Sebastian Lewis never expected to become a duke. But with the sudden deaths of his cousin and uncle, Sebastian’s position changes. He is determined to fulfill his new responsibilities with grace, even if it means remarrying, and even if the attractions of women, so often lauded by poets, fail to interest him.
Captain William Carlisle, newly returned from India, is elated when he meets Sebastian. Nobody knows of his inclinations, but his harrowing experiences in battle have prompted him to reach for the type of companionship he longs for. He thinks Sebastian might feel an attraction as well, but to his dismay, he discovers that Sebastian is courting his sister, Dorothea.
After a semi-arranged engagement and a disconcerting romantic tangle with William, Sebastian escapes London to look after his manor, only to face mysterious thefts, a headless ghost, and the arrival of his fiancée, her brother, and his family. Sebastian’s new estate sits on the south coast, England’s most vulnerable location, and Napoleon has set his sights on conquering the area. Amid this growing turmoil, Sebastian must sort out his feelings for his fiancée’s brother and keep his home safe…and determine if he has the courage to reach for his own happiness in the process.
This is a gay regency historical romance.
The story begins in London with Sebastian Lewis on his way to a ball hosted by his Aunt Beatrice. He is to meet his fiance for the first time. Sebastian has been given the title of Duke of Somerset because his cousin Lewis has passed away. A gust of wind blows his top hat off his head and into the street. He tries to chase after his hat when somehow it ends up in a tree. He attempts to climb the tree and is interrupted by a man, who with the slightest touch leaves Sebastian breathless. William gallantly retrieves his hat and the two head to a tavern to enjoy a drink.
It is while they are at the ball that they learn of each other’s identities. William and Sebastian are instantly attracted to each other and William is dismayed to learn that not only is Sebastian a Duke but he is also betrothed to William’s sister Dorothea.
This story has a little bit of everything. Mystery, intrigue, romance and a lot of internal struggles due to Sebastian’s sense of duty and William’s longing for Sebastian.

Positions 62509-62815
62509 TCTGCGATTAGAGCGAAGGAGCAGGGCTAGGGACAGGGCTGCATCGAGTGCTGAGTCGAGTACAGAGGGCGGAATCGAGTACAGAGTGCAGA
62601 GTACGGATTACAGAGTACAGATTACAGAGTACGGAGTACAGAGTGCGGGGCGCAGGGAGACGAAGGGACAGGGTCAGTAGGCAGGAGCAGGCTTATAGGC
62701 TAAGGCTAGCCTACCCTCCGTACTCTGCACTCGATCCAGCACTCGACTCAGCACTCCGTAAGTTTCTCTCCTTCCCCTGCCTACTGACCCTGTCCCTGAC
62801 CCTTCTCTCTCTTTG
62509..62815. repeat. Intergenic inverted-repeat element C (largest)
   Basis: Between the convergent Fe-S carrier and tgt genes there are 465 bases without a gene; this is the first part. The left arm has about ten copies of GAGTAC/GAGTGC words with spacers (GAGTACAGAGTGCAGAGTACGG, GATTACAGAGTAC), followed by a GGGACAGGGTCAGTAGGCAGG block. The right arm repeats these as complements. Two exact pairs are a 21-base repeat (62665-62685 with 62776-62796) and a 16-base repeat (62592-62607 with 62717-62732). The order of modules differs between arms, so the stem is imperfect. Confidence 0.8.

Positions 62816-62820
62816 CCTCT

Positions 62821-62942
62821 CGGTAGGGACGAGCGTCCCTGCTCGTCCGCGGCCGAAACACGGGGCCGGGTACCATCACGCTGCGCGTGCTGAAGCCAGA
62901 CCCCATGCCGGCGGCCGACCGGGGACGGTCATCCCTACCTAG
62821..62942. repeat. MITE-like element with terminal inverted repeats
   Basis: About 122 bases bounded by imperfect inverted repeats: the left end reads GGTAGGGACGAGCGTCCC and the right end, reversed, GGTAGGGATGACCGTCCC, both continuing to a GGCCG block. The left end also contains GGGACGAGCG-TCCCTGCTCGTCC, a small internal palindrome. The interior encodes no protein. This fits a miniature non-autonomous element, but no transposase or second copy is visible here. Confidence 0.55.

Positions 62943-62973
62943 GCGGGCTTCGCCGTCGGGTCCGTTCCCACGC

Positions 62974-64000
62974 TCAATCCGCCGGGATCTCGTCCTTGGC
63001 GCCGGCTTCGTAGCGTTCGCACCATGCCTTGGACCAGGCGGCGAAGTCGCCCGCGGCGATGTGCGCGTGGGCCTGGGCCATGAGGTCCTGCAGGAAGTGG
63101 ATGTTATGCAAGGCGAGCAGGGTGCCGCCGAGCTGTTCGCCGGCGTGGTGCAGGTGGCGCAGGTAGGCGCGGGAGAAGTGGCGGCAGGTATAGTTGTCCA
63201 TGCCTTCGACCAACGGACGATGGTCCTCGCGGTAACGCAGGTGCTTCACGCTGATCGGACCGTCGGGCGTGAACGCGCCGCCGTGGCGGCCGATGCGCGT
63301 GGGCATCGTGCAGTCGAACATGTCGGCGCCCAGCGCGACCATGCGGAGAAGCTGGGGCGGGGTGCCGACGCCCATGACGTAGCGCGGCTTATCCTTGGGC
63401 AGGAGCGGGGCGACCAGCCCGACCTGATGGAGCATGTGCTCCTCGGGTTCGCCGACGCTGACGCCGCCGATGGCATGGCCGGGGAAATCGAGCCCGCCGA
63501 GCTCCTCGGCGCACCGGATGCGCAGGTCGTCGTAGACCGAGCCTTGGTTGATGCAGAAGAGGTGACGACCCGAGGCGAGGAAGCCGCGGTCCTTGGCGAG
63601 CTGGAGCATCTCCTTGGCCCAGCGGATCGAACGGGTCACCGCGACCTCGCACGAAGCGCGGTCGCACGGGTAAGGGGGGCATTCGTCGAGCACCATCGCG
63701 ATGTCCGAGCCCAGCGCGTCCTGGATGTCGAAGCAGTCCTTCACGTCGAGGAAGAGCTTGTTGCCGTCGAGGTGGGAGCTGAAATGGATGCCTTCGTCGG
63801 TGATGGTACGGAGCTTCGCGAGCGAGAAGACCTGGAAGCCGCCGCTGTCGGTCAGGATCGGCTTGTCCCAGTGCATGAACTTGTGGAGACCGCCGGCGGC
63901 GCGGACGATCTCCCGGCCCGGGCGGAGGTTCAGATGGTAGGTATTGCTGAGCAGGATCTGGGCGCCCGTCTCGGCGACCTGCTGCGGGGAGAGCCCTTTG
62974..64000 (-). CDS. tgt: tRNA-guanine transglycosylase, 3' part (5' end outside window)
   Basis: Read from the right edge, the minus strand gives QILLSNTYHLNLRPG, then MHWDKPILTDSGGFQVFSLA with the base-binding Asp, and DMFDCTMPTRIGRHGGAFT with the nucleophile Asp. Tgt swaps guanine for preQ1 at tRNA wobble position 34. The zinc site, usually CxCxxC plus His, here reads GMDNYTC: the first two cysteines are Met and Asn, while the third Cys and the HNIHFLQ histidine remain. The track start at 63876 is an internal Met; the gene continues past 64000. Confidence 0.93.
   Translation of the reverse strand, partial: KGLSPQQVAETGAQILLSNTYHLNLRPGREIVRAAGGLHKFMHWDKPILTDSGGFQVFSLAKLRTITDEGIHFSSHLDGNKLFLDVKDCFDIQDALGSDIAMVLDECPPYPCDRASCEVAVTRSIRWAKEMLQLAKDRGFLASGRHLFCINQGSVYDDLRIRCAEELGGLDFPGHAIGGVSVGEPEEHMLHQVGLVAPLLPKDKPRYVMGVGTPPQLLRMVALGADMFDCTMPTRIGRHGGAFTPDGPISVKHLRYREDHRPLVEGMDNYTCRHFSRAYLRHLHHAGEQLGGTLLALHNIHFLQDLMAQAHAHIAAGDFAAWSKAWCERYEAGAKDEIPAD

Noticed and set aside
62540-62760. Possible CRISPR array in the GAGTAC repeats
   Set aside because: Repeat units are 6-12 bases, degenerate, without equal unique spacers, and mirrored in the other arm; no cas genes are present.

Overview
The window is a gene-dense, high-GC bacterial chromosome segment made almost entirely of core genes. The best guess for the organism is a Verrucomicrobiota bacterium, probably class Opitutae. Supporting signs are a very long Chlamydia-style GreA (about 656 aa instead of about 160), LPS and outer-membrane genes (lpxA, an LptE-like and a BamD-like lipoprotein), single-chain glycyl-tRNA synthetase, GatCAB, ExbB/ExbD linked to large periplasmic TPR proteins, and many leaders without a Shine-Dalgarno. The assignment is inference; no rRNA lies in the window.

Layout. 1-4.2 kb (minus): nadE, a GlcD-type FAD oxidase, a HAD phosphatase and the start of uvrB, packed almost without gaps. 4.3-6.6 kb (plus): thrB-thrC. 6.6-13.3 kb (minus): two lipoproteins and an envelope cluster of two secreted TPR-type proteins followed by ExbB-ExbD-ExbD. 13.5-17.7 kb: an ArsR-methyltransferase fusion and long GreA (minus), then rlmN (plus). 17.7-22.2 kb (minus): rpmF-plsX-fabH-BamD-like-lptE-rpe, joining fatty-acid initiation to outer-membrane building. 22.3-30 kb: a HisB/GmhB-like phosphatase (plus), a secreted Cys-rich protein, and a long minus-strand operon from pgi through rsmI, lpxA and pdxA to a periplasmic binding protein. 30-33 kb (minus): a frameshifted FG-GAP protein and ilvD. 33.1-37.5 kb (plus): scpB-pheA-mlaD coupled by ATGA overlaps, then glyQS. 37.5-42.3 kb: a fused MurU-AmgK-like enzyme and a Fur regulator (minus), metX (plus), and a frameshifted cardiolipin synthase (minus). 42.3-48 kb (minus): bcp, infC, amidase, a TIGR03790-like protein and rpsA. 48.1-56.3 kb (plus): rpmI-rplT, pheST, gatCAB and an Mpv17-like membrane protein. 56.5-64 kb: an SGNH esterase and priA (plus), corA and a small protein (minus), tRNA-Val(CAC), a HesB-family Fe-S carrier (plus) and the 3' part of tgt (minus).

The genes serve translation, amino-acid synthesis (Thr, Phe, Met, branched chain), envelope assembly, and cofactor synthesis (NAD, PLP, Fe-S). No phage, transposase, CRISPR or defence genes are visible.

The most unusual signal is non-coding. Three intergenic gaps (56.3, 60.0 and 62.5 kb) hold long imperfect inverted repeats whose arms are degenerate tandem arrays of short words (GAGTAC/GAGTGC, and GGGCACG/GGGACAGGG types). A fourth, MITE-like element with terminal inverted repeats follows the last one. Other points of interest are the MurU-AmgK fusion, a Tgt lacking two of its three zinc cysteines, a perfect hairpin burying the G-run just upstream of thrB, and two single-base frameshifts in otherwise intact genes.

There are a lot of things I really liked about this story, the realistic portrayal of Sebastian’s inner conflict about his attraction to William, Sebastian’s unwavering honor in upholding his duty, and William’s acceptance of himself. I really loved Sebastian’s Aunt Beatrice (she was amazing), and Sir Ambrose as the villian.
The story itself seemed to drag a bit in the beginning but towards the end the action picks up and moves at a faster pace. I definitely enjoyed the second half of the book much more than the first part.
Now for the narration. Joel Leslie did such a fantastic job with his narration. His voice is very smooth and I really was able to enjoy all of the distinct “voices” for each character. No one sounded the same and it was so easy to follow along in the story. Joel has such a smooth tone and his pacing was spot on. I absolutely loved his voice for William. William’s voice is a little deeper than Sebastian’s and I was able to distinguish between the two very easily. Joel did a great job of highlighting William’s strength of character and also his frustration in not being allowed to love who he wants. I could hear William’s hurt when Sebastian would constantly pull away from him. There were times during the more romantic scenes where his voice would dip low and I really could feel the emotion that he was portraying.
I enjoyed Joel’s narration of William. I loved the accent and tone especially, like I mentioned earlier, when his voice would deepen.
Sebastian as a character frustrated me throughout the book. He seemed to run hot and cold although I think he is just overwhelmed by his feelings for William. Sebastian realizes that he has always appreciated the male form and maybe a time or two his eyes lingered a little bit too long on men. The time period also plays a big part in the story. Homosexuals were often arrested and hanged and when societal status means everything, a whole family’s reputation could be ruined. Sebastian is duty bound and is quite willing to put his feelings for William aside and go through with the marriage to Dorothea. He is willing to live a lie in order to fulfill that duty and that is very sad but very true to the time period the story takes place in.
William, on the other hand, knows who he is and what he wants and that appealed to me.
I have to say that Aunt Beatrice is one of my favorite characters in the story. She was funny and very supportive of her nephew Sebastian. I loved Joel’s portrayal of her. I couldn’t help but picture the actress Maggie Smith. He really captured her character so well I couldn’t help but smile every time she spoke. She was a true delight.
I highly recommend this narrator. He is very engaging, has a smooth voice and a wonderful tone to his narration. And I think the best aspect of Joel’s narration is that his “voices” are all very distinct which is a must when listening to a story.
After finishing the story I was a little curious about the narrator and investigated a bit. I was so pleasantly surprised to learn that I had listened to him before. I would never have put two and two together because in this particular story he had an American accent and I wondered to myself, is he from England or America? It turns out he grew up in a British commonwealth with American parents. What a surprise! I definitely will be looking for other audiobooks by Mr. Leslie.
4.5 of 5 stars
Copy Generously Provided by Author for Honest Review